Either way, the problem is Republicans

By Amanda Marcotte
Thursday, July 21, 2011 19:40 EDT
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So, I posted earlier today about what jackass crazy fuckwits run the Republican party and that's why we're in this current crisis, I suppose the inevitable thing happened in comments: I got scolded about my priorities.  Apparently, I'm supposed to be focusing like a laser on how Obama is actually a double agent for the GOP and this was his evil plan all along to gut important social programs.  Okay.  I can actually sympathize with that point of view, since I remember being a newly minted lefist in college and feeling the allure of "rah rah Nader, Bush and Gore are no different".  It was a fairly useless point of view, but it made me feel self-righteous, and at 21, that felt really fucking good.  Now I'm older and tired and I look back at Clinton and realize I was being unfair, because while he's far from perfect, suggesting he was the problem is like having cancer and suggesting your hair falling out is your major problem. I was thoroughly cured by 8 years of Bush of this kind of thinking, and am mildly surprised to see how quickly everyone forgot about all that.  

Either way, I reject the notion that the complete batshit craziness of the Republicans is merely a distraction from the Real Problem that our who-knew dictator Obama isn't so benevolent.  For one thing, I seriously don't think he has as much power, due to the constitutional republic thing, as his angry critics are attributing to him and therefore the theory that he's selling the farm in a desperate bid to stop the crazies from driving this country over the cliff remains a persuasive theory.  But more importantly, I don't think it matters. 

Yes, I'm saying it right here: whether Obama is a secret Republican or whether he's a well-meaning Democrat who is simply being blackmailed is irrelevant.  The problem, either way, is Republicans.

Let's look at the competing theories to see what I mean. 

Theory #1: Benevolent Obama Theory.

This theory holds that Obama is a moderate Democrat who, while made uncomfortable by deficits (which isn't unreasonable, per se, but should be a secondary concern in an economic crisis) , still believes in a more liberal economic theory when it comes to recessions, due to the fact that history proves those theories correct.  In this theory, he's offering deep cuts to beloved and necessary programs because the Republicans are holding the very state of the world economy hostage, willing to plunge us into a Depression if he doesn't start giving away the farm.  

The problem: Well, basically the Republicans.  If it wasn't for the batshit crazy Republicans willing to destroy our economy to get their way, none of this would be happening.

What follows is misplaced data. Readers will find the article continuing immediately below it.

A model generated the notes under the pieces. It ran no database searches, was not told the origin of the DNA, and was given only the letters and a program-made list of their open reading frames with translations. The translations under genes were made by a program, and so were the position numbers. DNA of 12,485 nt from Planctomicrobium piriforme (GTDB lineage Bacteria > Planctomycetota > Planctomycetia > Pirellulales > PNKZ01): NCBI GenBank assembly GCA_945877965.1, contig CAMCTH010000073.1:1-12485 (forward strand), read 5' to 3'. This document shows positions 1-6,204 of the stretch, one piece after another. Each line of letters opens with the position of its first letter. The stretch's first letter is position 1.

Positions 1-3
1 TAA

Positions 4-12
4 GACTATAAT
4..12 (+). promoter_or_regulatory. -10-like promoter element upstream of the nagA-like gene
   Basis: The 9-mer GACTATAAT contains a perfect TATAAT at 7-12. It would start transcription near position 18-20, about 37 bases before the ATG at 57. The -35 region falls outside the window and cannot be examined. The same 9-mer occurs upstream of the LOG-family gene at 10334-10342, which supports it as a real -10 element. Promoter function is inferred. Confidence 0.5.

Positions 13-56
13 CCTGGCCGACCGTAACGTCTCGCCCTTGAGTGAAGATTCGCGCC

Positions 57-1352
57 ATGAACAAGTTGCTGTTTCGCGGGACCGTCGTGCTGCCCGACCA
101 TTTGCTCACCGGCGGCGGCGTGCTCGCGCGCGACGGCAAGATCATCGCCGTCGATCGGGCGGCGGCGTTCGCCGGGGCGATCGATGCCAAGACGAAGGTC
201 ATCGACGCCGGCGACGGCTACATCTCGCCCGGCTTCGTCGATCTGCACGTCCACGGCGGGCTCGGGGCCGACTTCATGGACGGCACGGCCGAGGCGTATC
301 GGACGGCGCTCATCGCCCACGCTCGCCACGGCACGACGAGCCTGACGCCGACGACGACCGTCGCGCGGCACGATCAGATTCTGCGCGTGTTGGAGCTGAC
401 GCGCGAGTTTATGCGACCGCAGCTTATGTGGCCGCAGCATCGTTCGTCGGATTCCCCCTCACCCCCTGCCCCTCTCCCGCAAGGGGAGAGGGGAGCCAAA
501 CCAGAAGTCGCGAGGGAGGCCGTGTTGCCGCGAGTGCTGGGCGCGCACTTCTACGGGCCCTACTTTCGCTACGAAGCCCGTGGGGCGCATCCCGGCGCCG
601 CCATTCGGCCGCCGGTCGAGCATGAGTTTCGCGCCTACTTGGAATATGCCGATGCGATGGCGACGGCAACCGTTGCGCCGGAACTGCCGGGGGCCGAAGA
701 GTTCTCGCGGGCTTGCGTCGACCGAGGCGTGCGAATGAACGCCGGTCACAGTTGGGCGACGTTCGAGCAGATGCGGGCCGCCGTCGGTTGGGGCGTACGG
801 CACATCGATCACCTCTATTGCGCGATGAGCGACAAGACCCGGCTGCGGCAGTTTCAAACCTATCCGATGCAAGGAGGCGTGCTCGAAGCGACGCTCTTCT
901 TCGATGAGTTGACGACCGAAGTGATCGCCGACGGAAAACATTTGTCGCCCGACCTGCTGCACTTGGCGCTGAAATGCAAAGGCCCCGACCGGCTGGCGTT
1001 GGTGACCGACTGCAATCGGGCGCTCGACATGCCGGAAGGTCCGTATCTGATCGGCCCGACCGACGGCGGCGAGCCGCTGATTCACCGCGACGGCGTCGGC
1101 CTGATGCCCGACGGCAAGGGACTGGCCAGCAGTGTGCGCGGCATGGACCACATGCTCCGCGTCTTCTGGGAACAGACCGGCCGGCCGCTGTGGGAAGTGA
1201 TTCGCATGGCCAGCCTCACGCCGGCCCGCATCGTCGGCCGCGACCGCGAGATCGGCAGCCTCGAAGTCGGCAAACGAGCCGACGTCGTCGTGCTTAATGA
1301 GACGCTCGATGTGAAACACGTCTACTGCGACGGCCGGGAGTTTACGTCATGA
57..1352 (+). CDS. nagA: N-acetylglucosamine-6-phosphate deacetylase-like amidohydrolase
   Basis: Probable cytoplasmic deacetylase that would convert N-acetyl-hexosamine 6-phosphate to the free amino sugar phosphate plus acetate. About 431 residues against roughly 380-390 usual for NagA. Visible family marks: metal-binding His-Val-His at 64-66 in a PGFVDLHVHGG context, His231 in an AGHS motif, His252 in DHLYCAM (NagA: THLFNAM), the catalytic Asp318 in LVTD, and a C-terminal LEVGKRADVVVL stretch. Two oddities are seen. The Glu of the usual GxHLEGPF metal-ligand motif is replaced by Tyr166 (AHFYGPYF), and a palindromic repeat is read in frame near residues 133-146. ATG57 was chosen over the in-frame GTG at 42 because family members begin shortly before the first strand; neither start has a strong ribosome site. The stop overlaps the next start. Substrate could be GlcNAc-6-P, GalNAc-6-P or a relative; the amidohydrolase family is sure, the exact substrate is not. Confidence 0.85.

Theory #2: Evil Obama Theory.

This theory holds that Obama passed himself off as a moderate Democrat to get elected, but is in fact a secret conservative who has been aching for a chance to destroy Social Security, amongst other programs.  I found this theory a little confusing at first, because it seemed to me that his secret plan would have been easier to enact when he had a majority party in Congress, so I asked around on Twitter, and this is the explanation I got: he couldn't destroy Social Security then, because there's enough liberals in the Democratic Party that they could have stopped him.  It was only after Republicans got control of the House and went crazy that he had enough cover to do what he always hoped he could do.

The problem: Well, basically the Republicans.  If the batshit crazy Republicans weren't there giving secretly conservative Obama cover, none of this would be happening. 

So, from my point of view, no matter what evil or non-evil lurks in Obama's heart, the problem is that this country keeps electing frothing-at-the-mouth crazy Republicans, and if voters would stop doing that, we wouldn't be having one politically provoked crisis after another.  Sure, if Obama is a secret conservative, that is a problem.  But we can't actually know that.  But what we do know for a fact is that no matter what lurks in Obama's hearts, none of this would be happening if Republicans didn't win the House.  So I think that my priorities are just fine, thank you very much. 

And because I'm going to be accused of being a partisan shill for Obama, I just want to say that I'm really not.  If he's a secret conservative, that concerns me greatly.  But even if he's not, I do think he's failed repeatedly to present his best game in negotiations with Republicans.  But at the end of the day, I'm unconvinced that the greatest negotiator on the planet could beat people who are willing to pull the trigger on the entire world economy.  

Also, I'm just generally trying to let go of the intoxicating illusion of control.  Quick fix solutions that will roll back decades of this country moving to the right appeal to that illusion, but don't actually do much good.  So I'm trying to let go of that and start thinking more broadly about what good can actually be done with the tools that are actually at hand, with the full realization that some times, the bad guys do win. 

Amanda Marcotte
Amanda Marcotte
Amanda Marcotte is a freelance journalist born and bred in Texas, but now living in the writer reserve of Brooklyn. She focuses on feminism, national politics, and pop culture, with the order shifting depending on her mood and the state of the nation.
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